What is a feral cat?
Cats are inherently wild creatures and can only become socialised and domesticated by friendly human contact during early life. Kittens born to cats ‘living rough’, whether the mother is a domestic stray or a feral herself, will grow up to be untameable unless brought into the human fold within the first few weeks of their life. The behaviour of feral cats is so different from the ‘fireside companion’ we all know, some people don’t realise that they are one and the same species.
Cats Protection estimates that there are nine million stray cats and one-and-a-half million feral cats in the UK.
What is the problem?
There are feral colonies in places as varied as farms, industrial complexes, housing estates, military bases, holiday parks, fishing lakes and garden centres. If nothing is done to intervene, the numbers in a colony will spiral out of control leaving the cats short of food, susceptible to disease and potentially a nuisance to their human neighbours. Simply removing the cats is not a long-term solution, because if conditions are suitable a new colony will soon move in and the cycle begins again.
How do we help feral cats?
The best option for such a colony is to humanely trap the cats and assess them. Ferals cannot be handled but can be assessed under sedation. Any illnesses can then be identified and if possible treated. Healthy adults are neutered and released. Sometimes this can be at the original site but in other instances healthy neutered ferals can find a welcome home in other locations, where they are effective in controlling mice and rats. Kittens caught early enough can be domesticated and homed conventionally. As an example, we rescued a litter of kittens from a field next to one of the busiest roundabouts in Cornwall. They were tamed and homed with happy futures ahead of them.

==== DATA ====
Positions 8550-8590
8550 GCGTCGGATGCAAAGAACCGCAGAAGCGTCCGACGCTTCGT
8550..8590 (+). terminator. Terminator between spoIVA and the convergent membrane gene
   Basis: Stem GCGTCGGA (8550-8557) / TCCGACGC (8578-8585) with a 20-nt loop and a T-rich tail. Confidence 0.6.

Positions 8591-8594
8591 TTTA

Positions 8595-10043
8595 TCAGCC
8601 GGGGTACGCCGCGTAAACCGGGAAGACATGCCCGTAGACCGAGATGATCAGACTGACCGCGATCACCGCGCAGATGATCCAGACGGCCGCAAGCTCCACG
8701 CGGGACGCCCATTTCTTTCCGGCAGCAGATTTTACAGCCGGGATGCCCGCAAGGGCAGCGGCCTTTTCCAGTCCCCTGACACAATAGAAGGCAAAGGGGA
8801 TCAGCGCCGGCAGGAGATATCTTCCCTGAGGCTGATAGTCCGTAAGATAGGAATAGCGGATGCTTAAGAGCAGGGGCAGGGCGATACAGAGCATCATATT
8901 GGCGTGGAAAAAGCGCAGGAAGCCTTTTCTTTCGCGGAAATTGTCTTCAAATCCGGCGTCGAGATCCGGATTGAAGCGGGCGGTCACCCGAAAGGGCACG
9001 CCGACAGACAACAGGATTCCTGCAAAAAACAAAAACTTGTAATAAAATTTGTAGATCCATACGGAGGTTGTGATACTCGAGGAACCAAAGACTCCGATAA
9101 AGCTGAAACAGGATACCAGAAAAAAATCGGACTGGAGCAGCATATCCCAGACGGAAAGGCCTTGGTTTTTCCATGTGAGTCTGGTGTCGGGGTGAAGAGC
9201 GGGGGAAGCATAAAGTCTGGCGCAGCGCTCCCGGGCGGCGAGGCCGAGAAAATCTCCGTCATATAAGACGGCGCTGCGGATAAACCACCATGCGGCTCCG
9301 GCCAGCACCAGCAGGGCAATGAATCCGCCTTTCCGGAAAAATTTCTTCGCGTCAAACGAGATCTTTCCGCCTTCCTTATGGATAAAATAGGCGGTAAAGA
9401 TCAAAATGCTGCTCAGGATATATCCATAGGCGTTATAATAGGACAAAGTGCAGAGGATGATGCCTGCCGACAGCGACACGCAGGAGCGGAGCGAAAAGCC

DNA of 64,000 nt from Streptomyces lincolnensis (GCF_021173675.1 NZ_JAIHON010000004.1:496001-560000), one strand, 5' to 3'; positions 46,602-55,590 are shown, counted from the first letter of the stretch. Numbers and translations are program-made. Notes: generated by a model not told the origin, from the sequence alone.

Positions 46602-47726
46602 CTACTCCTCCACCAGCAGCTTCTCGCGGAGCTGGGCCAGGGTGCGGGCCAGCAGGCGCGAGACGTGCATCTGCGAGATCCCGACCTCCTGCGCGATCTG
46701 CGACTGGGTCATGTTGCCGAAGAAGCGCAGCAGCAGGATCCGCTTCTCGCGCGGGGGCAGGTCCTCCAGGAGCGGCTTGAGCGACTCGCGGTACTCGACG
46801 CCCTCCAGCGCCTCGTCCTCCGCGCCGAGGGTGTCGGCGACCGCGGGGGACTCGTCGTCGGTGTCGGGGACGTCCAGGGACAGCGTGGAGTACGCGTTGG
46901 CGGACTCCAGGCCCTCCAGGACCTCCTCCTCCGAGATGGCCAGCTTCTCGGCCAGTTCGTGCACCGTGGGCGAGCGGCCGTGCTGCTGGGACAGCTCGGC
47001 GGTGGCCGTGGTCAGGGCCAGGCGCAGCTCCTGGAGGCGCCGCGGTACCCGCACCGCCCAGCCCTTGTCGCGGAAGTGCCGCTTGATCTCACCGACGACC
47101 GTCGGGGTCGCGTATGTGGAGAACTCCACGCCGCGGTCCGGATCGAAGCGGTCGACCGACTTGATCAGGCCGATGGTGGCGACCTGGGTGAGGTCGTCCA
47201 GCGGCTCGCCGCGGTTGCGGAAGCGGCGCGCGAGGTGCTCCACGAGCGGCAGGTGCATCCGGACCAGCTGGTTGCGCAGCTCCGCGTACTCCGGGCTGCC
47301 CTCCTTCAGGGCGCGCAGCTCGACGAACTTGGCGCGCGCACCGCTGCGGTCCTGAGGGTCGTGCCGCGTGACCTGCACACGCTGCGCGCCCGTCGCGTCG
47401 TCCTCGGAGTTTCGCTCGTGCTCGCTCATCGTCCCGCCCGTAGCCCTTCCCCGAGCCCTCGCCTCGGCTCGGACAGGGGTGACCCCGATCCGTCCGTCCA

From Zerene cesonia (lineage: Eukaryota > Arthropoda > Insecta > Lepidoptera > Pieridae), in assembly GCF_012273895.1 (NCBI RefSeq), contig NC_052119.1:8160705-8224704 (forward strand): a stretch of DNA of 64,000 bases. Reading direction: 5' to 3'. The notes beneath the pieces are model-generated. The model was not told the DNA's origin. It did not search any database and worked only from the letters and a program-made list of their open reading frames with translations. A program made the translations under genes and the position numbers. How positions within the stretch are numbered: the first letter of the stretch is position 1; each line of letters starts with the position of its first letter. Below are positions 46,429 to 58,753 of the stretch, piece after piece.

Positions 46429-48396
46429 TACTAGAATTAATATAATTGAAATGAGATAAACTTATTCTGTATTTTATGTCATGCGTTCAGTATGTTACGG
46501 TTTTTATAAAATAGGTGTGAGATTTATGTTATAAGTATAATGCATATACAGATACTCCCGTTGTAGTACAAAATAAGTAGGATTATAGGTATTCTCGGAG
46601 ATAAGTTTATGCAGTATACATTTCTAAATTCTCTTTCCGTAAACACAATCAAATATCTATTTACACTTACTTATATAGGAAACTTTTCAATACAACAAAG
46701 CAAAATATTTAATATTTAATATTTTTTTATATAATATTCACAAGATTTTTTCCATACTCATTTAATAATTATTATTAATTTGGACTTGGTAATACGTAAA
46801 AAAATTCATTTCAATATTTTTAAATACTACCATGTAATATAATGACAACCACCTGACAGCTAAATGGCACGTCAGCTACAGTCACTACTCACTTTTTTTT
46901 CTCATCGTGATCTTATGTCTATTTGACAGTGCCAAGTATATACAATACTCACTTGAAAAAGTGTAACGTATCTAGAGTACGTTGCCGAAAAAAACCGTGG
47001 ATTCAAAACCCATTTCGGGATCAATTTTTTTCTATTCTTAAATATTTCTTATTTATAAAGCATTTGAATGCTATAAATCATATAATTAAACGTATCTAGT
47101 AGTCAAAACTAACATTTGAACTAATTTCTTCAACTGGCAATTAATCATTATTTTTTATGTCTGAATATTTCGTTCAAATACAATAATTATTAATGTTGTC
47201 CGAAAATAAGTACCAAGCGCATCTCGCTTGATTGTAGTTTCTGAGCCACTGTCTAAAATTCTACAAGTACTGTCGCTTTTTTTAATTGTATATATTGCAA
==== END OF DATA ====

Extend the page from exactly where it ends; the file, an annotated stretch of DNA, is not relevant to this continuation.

Our feral volunteer works in the postcode areas below to improve the lives of feral cats in all kinds of situations.
Truro & District Branch of Cats Protection pays for the cats to be trapped, health checked neutered, and returned to the wild, so that they can live out their natural lives without contributing to a population explosion.
Our volunteer will also help with injured /unwell feral cats. In this case, the cat would be caught as soon as possible and taken to the vet for assessment.
How can you help?
Truro and District Cats Protection covers the postcode area TR1-TR9. If you live in any of those postcodes and are concerned about the welfare of feral cats in your area, contact our helpline number 01872 463466
If you are able to offer a suitable rural situation for the relocation of feral cats, again please contact 01872 463466
. Relocated feral cats will catch vermin on farms and at stables etc. In fact feral cats can provide efficient and environmentally friendly pest control – a safe alternative to poisoning or trapping.
If you live in a postcode not mentioned above, you should contact National Cats Protection on 03000 12 12 12
or by email firstname.lastname@example.org
All cats are neutered and health-checked before they leave our care and we settle them in to a new location with temporary sleeping quarters, food and litter.